The wildcard scenario: Mr. Abubakar has warned that the military might interfere with voting to help Buhari win, and there are lingering concerns about the potential for vote rigging. If the election result is inconclusive, or at least close enough that one side refuses to accept defeat, there is some risk of violence.

The bottom line: Just four years after a peaceful and orderly transfer of power that was a model for the region, Nigeria is in a tough spot: a reasonably smooth election would grant power to one of two deeply uninspiring leaders, while a contested ballot could deal a deep blow to democracy in Africa's largest country.

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What we are watching

A retiring strongman in Kazakhstan – Since 1989, one man has ruled the massive, oil-rich Central Asian republic of Kazakhstan. That is, until yesterday, when Nursultan Nazarbayev resigned as president and put a close ally in charge until new elections are called. The 78-year old Kazakh leader was rumored to have been planning a transition for more than two years, putting allies in key posts, weakening the power of the presidency, and bolstering the clout of the country's Security Council, which he will still head. But the exact timing came as a surprise. We're watching this story – not just because it's a rare example of a strongman leaving power of his own will, but because we suspect Vladimir Putin is watching, too. The hardy 66-year-old Russian leader needs to figure out what he'll do when his current term expires in 2024. The constitution says Putin can't run again. Is Nazarbayev charting a path that Putin can follow?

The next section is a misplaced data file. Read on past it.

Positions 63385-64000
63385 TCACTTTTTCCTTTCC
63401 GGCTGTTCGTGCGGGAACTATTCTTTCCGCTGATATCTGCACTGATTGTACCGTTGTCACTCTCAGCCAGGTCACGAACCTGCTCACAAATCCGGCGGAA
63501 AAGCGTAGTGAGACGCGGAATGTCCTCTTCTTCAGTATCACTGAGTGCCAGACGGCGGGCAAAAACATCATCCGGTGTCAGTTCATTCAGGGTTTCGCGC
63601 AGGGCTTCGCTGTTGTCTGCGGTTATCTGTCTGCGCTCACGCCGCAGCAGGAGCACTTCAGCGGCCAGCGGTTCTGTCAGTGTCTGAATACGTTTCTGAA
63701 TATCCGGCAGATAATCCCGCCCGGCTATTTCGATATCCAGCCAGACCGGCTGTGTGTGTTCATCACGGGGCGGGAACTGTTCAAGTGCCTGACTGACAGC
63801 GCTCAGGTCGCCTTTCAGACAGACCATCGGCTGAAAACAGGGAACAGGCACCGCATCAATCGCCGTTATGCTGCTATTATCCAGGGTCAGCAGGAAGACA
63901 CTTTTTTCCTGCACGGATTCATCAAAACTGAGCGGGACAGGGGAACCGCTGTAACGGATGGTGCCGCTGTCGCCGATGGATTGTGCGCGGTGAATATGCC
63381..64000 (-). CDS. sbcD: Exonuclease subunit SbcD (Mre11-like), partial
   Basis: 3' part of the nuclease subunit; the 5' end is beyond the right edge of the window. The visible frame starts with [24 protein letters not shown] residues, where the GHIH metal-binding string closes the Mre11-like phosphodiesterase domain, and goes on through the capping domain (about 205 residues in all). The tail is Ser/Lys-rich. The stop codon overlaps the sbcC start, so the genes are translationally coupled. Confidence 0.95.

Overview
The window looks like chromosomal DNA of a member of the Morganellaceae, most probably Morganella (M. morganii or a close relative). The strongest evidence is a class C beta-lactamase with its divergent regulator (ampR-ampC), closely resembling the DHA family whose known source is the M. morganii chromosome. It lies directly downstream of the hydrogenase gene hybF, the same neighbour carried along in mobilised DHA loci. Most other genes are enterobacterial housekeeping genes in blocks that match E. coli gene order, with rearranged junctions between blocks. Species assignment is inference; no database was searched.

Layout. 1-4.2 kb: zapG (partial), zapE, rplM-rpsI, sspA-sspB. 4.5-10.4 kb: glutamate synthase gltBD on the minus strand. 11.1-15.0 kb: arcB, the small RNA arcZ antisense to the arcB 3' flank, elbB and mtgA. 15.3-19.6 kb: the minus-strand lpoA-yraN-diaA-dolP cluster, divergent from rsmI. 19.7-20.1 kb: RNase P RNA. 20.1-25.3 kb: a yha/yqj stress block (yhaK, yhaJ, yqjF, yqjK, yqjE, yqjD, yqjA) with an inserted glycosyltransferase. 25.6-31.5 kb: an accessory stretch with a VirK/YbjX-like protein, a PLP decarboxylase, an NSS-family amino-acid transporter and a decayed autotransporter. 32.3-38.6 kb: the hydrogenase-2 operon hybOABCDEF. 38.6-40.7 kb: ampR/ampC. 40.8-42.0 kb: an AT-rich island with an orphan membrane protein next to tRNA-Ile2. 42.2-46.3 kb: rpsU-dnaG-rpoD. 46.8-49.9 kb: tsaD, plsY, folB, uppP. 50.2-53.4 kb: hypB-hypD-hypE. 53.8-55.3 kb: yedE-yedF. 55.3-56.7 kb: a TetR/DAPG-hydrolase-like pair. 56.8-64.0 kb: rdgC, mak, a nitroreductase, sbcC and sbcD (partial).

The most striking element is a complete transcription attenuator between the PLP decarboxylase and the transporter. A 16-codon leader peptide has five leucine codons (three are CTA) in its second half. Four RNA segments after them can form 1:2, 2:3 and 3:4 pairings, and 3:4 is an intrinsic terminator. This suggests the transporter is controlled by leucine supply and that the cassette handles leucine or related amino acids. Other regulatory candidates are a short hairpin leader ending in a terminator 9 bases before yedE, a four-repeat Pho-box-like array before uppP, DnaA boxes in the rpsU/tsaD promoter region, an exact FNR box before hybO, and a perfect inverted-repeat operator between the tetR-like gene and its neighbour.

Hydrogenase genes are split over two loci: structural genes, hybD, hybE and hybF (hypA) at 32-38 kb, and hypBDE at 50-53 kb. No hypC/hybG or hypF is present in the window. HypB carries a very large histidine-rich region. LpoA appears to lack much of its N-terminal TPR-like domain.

A suspicious death in Italy – Italian authorities are investigating the suspicious demise of Imane Fadil, a 34-year-old Moroccan model who died in Milan earlier this month – apparently with high levels of toxic metals in her blood that could indicate poisoning. Fadil was a frequent guest at ex-Italian Prime Minister Silvio Berlusconi's infamous bunga-bunga sex parties, and was a key witness in his 2013 trial on underage sex allegations. Adding to the intrigue, Fadil was due to testify at another upcoming court case. Apart from all of this, her death could have an immediate impact on Italian politics: Italy's right-wing Lega party is now less likely to call a snap election this summer, because the Fadil case taints Berlusconi's Forza Italia party, the group that Lega would ideally like to team up with in order to gain a majority in parliament.